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Breast-Milk Substitutes: A New Old-Threat for Breastfeeding Policy in Developing Countries. A Case Study in a Traditionally High Breastfeeding Country

  • Hubert Barennes ,

    barenneshub@yahoo.fr

    Affiliations Institut de la Francophonie pour la Médecine Tropicale, Vientiane, Lao People's Democratic Republic, INSERM 897 VIH Afrique VIH, VIH, Cancer et Santé Globale dans les Pays à Ressources Limitées, Bordeaux, France

  • Gwenaelle Empis,

    Affiliation Institut de la Francophonie pour la Médecine Tropicale, Vientiane, Lao People's Democratic Republic

  • Thao Duong Quang,

    Affiliation Institut de la Francophonie pour la Médecine Tropicale, Vientiane, Lao People's Democratic Republic

  • Khouanheuan Sengkhamyong,

    Affiliation Institut de la Francophonie pour la Médecine Tropicale, Vientiane, Lao People's Democratic Republic

  • Phonethepa Phasavath,

    Affiliation Institut de la Francophonie pour la Médecine Tropicale, Vientiane, Lao People's Democratic Republic

  • Aina Harimanana,

    Affiliation Institut de la Francophonie pour la Médecine Tropicale, Vientiane, Lao People's Democratic Republic

  • Emercia M. Sambany,

    Affiliation Institut de la Francophonie pour la Médecine Tropicale, Vientiane, Lao People's Democratic Republic

  • Paulin N. Koffi

    Affiliation Institut de la Francophonie pour la Médecine Tropicale, Vientiane, Lao People's Democratic Republic

Breast-Milk Substitutes: A New Old-Threat for Breastfeeding Policy in Developing Countries. A Case Study in a Traditionally High Breastfeeding Country

  • Hubert Barennes, 
  • Gwenaelle Empis, 
  • Thao Duong Quang, 
  • Khouanheuan Sengkhamyong, 
  • Phonethepa Phasavath, 
  • Aina Harimanana, 
  • Emercia M. Sambany, 
  • Paulin N. Koffi
PLOS
x

Abstract

Background

Developing countries with traditionally breastfeeding are now experiencing the increasing pressure of formula milk marketing. This may endanger lives and undermine the efforts of national policies in achieving the objectives of the Millennium Development Goals. We examined the use of, and factors for use, of all available breast-milk substitutes (BMS) in a country with a traditionally high rate of breastfeeding.

Methods

Randomised multi-stage sampling surveys in 90 villages in 12/17 provinces in Laos.

Participants: 1057 mothers with infants under 24 months of age.

Tools: 50-query questionnaire and a poster of 22 BMS (8 canned or powdered milk; 6 non-dairy; 6 formulas; 2 non-formulas).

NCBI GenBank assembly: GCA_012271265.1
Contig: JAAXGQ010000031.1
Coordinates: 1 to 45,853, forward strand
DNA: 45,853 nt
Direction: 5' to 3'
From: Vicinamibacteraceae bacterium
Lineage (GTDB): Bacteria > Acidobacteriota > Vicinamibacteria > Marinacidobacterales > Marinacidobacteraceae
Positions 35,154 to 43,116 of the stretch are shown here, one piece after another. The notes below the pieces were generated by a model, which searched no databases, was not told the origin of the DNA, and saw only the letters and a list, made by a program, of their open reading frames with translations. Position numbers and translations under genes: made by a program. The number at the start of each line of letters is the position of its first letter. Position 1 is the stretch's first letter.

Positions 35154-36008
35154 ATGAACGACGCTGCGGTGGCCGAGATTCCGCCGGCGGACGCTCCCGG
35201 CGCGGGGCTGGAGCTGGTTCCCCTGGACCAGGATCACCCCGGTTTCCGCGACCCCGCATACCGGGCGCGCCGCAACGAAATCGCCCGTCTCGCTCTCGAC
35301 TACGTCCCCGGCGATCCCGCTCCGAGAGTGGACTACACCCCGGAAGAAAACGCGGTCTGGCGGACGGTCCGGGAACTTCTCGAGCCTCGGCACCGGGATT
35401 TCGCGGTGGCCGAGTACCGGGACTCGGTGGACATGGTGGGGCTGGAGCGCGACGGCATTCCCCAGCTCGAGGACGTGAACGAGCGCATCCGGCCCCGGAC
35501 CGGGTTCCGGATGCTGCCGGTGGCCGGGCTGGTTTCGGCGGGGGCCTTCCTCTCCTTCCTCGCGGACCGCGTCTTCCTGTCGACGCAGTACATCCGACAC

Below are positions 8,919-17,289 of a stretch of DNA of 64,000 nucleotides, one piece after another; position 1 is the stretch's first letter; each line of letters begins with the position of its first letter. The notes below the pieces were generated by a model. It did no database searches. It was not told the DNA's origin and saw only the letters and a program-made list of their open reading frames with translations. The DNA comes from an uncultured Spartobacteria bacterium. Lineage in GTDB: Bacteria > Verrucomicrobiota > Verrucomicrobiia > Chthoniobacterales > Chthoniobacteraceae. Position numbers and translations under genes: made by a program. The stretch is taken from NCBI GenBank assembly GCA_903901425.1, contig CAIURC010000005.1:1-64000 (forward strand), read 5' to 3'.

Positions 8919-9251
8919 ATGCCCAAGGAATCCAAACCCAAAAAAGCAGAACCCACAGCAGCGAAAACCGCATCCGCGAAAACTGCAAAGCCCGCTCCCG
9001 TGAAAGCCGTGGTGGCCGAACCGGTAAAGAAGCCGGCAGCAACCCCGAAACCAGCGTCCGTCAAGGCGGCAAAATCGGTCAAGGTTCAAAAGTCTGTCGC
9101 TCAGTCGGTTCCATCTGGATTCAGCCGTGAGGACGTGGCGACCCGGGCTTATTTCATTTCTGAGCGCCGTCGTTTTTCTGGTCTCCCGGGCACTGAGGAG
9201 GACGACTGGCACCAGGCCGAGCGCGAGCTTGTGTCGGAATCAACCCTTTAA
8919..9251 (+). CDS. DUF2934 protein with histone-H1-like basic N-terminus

Outcome measures included: prevalence of use and age of starting BMS in relation to socio-demographic characteristics and information sources, by univariate and multivariate analyses.

Results

Of 1057 mothers: 72.5% currently breastfed; 25.4% gave BMS (10.6% infant formula); 19.6% gave BMS before 6 months of age (of them: 83% non-dairy or cereals; mean age: 2.9 months; 95% Confidence interval: 2.6–3.2). One formula and one non-formula product accounted for 85% of BMS. BMS were considered as milk by the majority of mothers. Thai TV was the main source of information on BMS for mothers. Lao Loum mothers (the main ethnic group) living in concrete houses with good sanitary conditions, were more likely than others to use BMS before 6 months (OR: 1.79, (1.15–2.78), p<0.009). Mothers who fed their infants colostrum at birth were less likely to use BMS before 6 months of age (OR: 0.63, (0.41–0.99), p = 0.04). Unemployed mothers living in rural areas were less likely to consider BMS better than breast milk.

Conclusion

In Laos, mothers with the highest socio-economic status are showing a tendency to give up breastfeeding. Successful educational strategies and advocacy measures should be urgently developed to promote and sustain breastfeeding in developing countries.

Introduction

Exclusive breastfeeding (EBF), an essential intervention to improve child survival [1], is the optimal way of feeding infants in the first 6 months of life [2]. According to UNICEF, considerable variation exists across regions ranging from 20% in West/Central Africa, 22% in Central and Eastern Europe and the Commonwealth of Independent States, 41% in Eastern/Southern Africa, and 43% in East Asia/Pacific where the highest rate of EBF is observed [3]. EBF rates increased from 34 to 41 percent between 1990 and 2004 for all developing regions for which there is data, except the East Asia/Pacific region.

For many years, it has been recognized that in unhygienic conditions breast-milk substitutes carry a higher risk of infection than breastfeeding and can be fatal for infants [4], [5]. The situation now is slightly worse, and not only due to poor hygiene.

Depriving infants and mothers of the benefits of breastfeeding is challenging all 8 Millennium Development Goals (MDGs) [4]. Breastfeeding is being endangered by the increased marketing of formula and non-formula milk [6]. Any food or drink given to an infant before six months of age is a breast-milk substitute (BMS), as optimal infant feeding is exclusively breastmilk until six months. After six months, anything used to replace that part of the infant's diet best fulfilled by breastmilk is a breastmilk substitute [7]. The advertising, though attractive, highly convincing and sometimes subtle, is thoroughly misleading. Funds dedicated to promoting breastfeeding are negligible compared to what is available for the advertising campaigns of companies manufacturing BMS [4].

The attractiveness of BMS is of concern in low income countries as these products become increasingly available [7]. Mothers feeding their children are attracted by the new products on display. They may not be able to tell the difference between appropriate and inappropriate products. This is an old but well-known problem that has not been resolved. The advertising and use of BMS has a strong negative impact on child survival.

Laos is a multi-ethnic and multilingual country with more than 45 languages. The official literacy rate (73%) does not reflect the disparity between the urban (89%) and rural areas (54%) [8]. Restricted diets during the post-partum period and inappropriate, or early, supplementary feeding of infants is common nationwide [9], [10]. Micronutrient deficiencies, beriberi (clinical vitamin B1 deficiency), and childhood bladder stones have been associated with low dietary diversity and the early feeding of glutinous rice to the newborn [11], [12].